Tiffany Pesonen's Blog
It’s no secret that the best time to finance a home is when mortgage interest rates are low. You could save thousands of dollars over the lifetime of your mortgage if you finance at the right time. With interest rates still being low, some wonder why more people aren’t refinancing their homes, especially if doing so would save them $100 or more a month on their mortgage payments.
Although low interest rates are a primary reason to consider refinancing a home, it’s not the only reason. Other reasons to consider refinancing include:
- Ready to adjust length of the loan – Refinancing your home could allow you to extend the number of years that you have to pay for your house, potentially lowering your monthly installments. Just be careful that you don’t end up paying higher interest rates in the long term. Of course,you could also shorten the length of your loan. Generally, this option will find you paying less interest over the lifetime of your loan.
- Moving to a fixed rate mortgage – Adjustable rate mortgages may start out low, but they don’t always remain low. Even with a fixed rate mortgage, you could spend more on your house each month due to an increase in home owner association fees or property taxes.
- Improved credit scores – Stronger credit scores could help you to get a better adjustable rate mortgage.
If you’ve had your mortgage for several years, you may have paid on a good deal of the principal. Refinancing and starting with a new loan could backfire, causing you to pay more interest. If you have a lot of equity in your home but you’re struggling to stay current on your monthly mortgage payments, consider renting out a room at your house.
You could also work a part-time job, even if you work a remote job from home, until you become current in your payments. A few months of work change could save you money and headaches down the road if you only need $200 or less each month to make your mortgage. Other alternatives would be to become more energy efficient and to create and stick to a budget. Think short and long term gains.
Depending on your existing mortgage, you may or may not be charged a fee to refinance your home. Some mortgages charge a prepayment fee to refinance. Simply because you’re paying the loan off early, you could be assessed the fee. Definitely check with your lender to see if such a clause is in your mortgage contract.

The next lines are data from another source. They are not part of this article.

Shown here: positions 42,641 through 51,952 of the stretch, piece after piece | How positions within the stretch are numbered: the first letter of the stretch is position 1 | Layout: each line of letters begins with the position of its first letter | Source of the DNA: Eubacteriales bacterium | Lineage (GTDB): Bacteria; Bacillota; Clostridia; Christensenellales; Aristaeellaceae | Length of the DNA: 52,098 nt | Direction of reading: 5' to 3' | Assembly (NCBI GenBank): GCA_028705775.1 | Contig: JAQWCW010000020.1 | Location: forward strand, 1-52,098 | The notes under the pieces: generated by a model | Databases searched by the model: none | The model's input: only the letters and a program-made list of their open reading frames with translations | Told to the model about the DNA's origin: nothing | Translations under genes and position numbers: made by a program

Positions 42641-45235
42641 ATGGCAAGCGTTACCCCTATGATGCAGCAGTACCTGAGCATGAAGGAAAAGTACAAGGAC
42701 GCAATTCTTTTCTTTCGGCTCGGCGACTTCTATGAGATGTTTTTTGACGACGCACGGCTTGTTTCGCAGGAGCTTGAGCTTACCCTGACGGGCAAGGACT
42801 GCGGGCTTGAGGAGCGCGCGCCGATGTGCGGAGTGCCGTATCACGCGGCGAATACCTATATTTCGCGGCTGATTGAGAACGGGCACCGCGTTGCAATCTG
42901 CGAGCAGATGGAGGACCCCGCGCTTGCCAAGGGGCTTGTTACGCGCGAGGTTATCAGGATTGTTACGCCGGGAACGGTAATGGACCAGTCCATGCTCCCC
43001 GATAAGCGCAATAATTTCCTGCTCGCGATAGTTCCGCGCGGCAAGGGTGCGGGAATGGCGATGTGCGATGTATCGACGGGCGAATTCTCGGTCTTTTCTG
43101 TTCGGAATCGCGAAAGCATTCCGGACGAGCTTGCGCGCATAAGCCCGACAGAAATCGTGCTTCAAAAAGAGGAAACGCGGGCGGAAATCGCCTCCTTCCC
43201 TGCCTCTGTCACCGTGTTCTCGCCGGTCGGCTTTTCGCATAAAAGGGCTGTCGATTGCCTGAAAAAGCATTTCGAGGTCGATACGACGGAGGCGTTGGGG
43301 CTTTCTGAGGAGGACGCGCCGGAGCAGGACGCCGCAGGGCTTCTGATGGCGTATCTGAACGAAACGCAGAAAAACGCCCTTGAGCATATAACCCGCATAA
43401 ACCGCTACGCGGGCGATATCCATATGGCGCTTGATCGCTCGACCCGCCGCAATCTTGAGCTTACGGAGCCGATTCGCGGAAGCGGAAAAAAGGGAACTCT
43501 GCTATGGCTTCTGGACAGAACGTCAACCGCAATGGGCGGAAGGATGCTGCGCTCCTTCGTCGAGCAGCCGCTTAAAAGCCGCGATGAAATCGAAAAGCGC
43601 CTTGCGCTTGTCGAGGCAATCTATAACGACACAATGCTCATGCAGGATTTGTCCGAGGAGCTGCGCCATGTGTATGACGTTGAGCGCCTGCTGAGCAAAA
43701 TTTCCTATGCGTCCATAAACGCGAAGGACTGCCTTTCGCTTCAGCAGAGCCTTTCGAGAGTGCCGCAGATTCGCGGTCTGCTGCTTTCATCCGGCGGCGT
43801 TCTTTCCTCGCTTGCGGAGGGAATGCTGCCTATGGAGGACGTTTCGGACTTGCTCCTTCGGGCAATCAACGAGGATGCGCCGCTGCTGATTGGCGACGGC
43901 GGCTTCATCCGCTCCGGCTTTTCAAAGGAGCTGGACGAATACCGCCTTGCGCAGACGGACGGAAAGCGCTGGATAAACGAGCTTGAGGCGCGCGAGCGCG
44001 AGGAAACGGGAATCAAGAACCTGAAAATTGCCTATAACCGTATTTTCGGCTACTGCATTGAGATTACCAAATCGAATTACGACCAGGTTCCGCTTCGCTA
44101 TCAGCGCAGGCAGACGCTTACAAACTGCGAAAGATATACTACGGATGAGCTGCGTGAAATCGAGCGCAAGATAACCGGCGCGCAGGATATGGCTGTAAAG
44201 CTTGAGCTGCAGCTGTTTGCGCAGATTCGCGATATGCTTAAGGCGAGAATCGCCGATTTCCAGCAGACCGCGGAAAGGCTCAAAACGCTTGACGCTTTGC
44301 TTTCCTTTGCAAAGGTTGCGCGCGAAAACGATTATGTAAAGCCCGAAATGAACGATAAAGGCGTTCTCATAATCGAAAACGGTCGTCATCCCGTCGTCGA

Take your time shopping around for a better mortgage. Regardless of the lender that you refinance your home through, you may pay refinancing fees. Some lenders may also require you to pay for another home inspection, application fee,origination fee and closing costs. Factor in all charges and fees that you will incur if you refinance your home before you sign on the dotted line.
If your home no longer meets your family’s needs, moving to a new house might be a better option than refinancing. Another time when you might not want to refinance your home is if your kids are getting ready to start college and you’ll be taking on student loans.
Step 1: Setting upYou'll want to set up the room with the right balance of furniture, decorations and natural light. Avoid decorations that are too personal (like family photos) or eccentric (no stuffed animals, preferably). Set up your tripod against one of the walls of the room. Ideally, you'll have the target of your photo illuminated by natural light coming through windows, so you'll likely be standing in front of or next to the windows. However, before you take any photos use your best judgment to determine the room's best angles. The amount of and the placement of furniture will play a large role in how spacious the room looks, but equally important is the camera angle from which you take your photos.
Step 2: Learn your camera settingsYou won't learn all of the settings in a DSLR overnight, but it is important to get an understanding of the basics. In spite of the many technical improvements that have been made, the basic concept of a camera hasn't changed much over the years. The two main components that determine what your picture looks like are aperture and shutter speed. Aperture (or "f-stop") is what is used to determine how much light enters the camera. Much like your pupils dilate in the dark to let in as much light as possible, having a wide aperture will allow you to take brighter photos. Shutter speed is the amount of time the shutter on your camera is open. A slower shutter speed allows more light into the camera, creating a brighter exposure. However, due to our inability to hold a camera entirely still having a slower shutter speed creates more opportunity for your photo to become blurred from camera shake. A third important setting is the ISO. This setting is unique to digital photography because it controls the sensitivity of the camera's image sensor. The higher the number, the more sensitive. Why not just crank it up all the way then to get the best quality? Because if you set it too high the photos become grainy or "noisy."
Step 3: PracticeNow that you know the basics, start taking photos in your home using various camera settings. Play around with taking photos with different light sources on, with your camera flash on and off, and at different times of day. You'll find that there are endless possibilities when it comes to taking photos of your home.
In the meantime, feel free to search for listings or register for daily listing alerts to keep you ahead of the market.
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